Origin and History
The ship was built by Thomas Slade at Plymouth dockyard from 1748 to 1752 and launched on February 18 1752.
During the Seven Years' War, the ship was under the command of:
- since May 1756: captain Nicholas Vincent (dismissed his ship on June 18 1758)
- from June 18 1758 : captain John Stukley Somerset
- from March 1759: captain sir William Baird
- from 1760 to July 1765: captain Richard Collins
The ship was broken up on February 12 1772.
Service during the War
On April 27 1755, the ship was part of admiral Boscawen's squadron who set sail for the entrance of the gulf of the Saint-Laurent, near the southern coast of Newfoundland, to intercept the French reinforcement for Canada. In September, it captured the French Indiaman “Astrée”
In June 1757, the ship was part of the squadron under the command of commodore Stevens which left England for India.
On March 24 1758, Stevens' squadron reached Madras (actual Chennai) and joined with vice-admiral Pocock's squadron in the Hooghly river. It then took an active part to the operations on the coast of Coromandel. On April 29, she was among Pocock's ships who took part to the combat of Cuddalore. At the beginning of the engagement, her captain mistook the signal for the line and did not close up to the ships ahead of him. Finally, passing to windward of the Newcastle (50), the ship got into line ahead of her and quickly obliged the Moras (44) to bear away. After the combat, Pocock's squadron was forced to return to Madras to refit. At the end of May, the squadron made an unsuccessful attempt to relieve Fort St. David who finally surrendered on June 2. On June 6, Pocock had been informed that Fort St. George near Madras was likely to be invested. He made for Madras, where he brought his defaulting captains to court-martial. On June 18, captain Nicholas Vincent of the Weymouth was dismissed his ship. On July 25, Pocock's squadron sailed from Madras, intending to engage the French squadron of d'Aché near Pondicherry. On August 3, the ship took part to the victorious combat of Negapatam.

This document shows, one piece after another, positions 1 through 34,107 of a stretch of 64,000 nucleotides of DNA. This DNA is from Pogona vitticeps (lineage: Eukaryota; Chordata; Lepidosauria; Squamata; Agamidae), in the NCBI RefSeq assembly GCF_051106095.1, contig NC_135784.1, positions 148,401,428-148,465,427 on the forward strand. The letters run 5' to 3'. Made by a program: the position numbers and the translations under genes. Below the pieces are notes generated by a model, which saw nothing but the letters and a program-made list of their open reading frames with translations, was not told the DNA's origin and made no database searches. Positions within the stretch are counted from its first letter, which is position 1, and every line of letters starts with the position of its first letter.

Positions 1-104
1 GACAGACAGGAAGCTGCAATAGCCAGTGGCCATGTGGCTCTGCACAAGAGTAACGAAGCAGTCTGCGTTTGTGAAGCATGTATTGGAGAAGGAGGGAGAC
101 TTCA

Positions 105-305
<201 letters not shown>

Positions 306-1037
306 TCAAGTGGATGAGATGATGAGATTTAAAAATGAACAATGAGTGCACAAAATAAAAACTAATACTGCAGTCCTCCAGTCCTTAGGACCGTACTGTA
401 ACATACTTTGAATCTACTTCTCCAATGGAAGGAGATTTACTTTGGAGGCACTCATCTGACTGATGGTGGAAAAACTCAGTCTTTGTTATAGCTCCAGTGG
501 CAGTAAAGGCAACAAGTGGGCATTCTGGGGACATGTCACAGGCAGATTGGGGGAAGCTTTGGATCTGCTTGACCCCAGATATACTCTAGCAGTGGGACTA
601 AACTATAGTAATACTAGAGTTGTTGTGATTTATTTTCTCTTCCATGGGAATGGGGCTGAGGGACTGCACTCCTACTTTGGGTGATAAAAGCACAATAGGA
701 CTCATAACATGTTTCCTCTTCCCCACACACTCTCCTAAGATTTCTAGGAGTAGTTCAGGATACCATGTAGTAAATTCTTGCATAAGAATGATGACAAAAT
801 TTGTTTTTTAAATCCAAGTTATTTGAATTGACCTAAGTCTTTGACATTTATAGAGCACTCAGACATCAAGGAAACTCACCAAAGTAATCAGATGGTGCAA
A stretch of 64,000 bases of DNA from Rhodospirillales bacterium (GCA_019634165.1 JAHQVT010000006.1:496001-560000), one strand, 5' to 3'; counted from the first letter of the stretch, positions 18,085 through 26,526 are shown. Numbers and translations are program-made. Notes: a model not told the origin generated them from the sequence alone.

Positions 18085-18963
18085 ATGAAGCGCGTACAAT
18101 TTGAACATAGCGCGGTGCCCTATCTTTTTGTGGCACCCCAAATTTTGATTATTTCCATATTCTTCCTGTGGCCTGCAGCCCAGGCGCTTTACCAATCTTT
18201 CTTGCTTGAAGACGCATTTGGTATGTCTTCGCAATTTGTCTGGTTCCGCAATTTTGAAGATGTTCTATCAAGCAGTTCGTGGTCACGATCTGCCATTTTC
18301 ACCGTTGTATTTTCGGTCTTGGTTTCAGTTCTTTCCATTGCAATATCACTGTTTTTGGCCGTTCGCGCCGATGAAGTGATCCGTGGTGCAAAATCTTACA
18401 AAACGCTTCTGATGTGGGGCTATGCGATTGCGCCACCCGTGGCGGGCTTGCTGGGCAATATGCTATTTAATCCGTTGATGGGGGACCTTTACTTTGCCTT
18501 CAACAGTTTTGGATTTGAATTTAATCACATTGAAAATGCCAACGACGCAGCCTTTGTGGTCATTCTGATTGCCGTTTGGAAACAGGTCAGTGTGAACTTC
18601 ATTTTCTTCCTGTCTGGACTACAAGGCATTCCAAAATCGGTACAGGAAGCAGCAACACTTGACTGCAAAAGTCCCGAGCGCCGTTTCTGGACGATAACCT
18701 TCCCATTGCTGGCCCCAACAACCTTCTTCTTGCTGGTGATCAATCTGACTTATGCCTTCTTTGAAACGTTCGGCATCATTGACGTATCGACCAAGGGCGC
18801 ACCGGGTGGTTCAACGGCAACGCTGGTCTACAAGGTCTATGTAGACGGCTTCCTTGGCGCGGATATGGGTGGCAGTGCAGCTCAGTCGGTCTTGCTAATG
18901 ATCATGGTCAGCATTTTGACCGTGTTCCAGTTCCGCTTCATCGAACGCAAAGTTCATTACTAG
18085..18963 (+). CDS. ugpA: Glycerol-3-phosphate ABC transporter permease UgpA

In 1762, the ship took part to the successful expedition against Manila.
To do: more details on the campaigns from 1760 to 1762
|Length at gundeck||150 ft (45.7 m)|
|Width||42 ft 8 in (13.0 m)|
|Depth||18 ft 6 in (5.6 m)|
|Displacement||1,198 long tons (1217.2 t)|
Blasco, Manuel, British 3rd Rates, 3 Decks Wiki
Phillips, M., Michael Phillip's Ships of the Old Navy
- HMS Weymouth (1752)
N.B.: the section Service during the War is derived from our articles depicting the various campaigns, battles and sieges.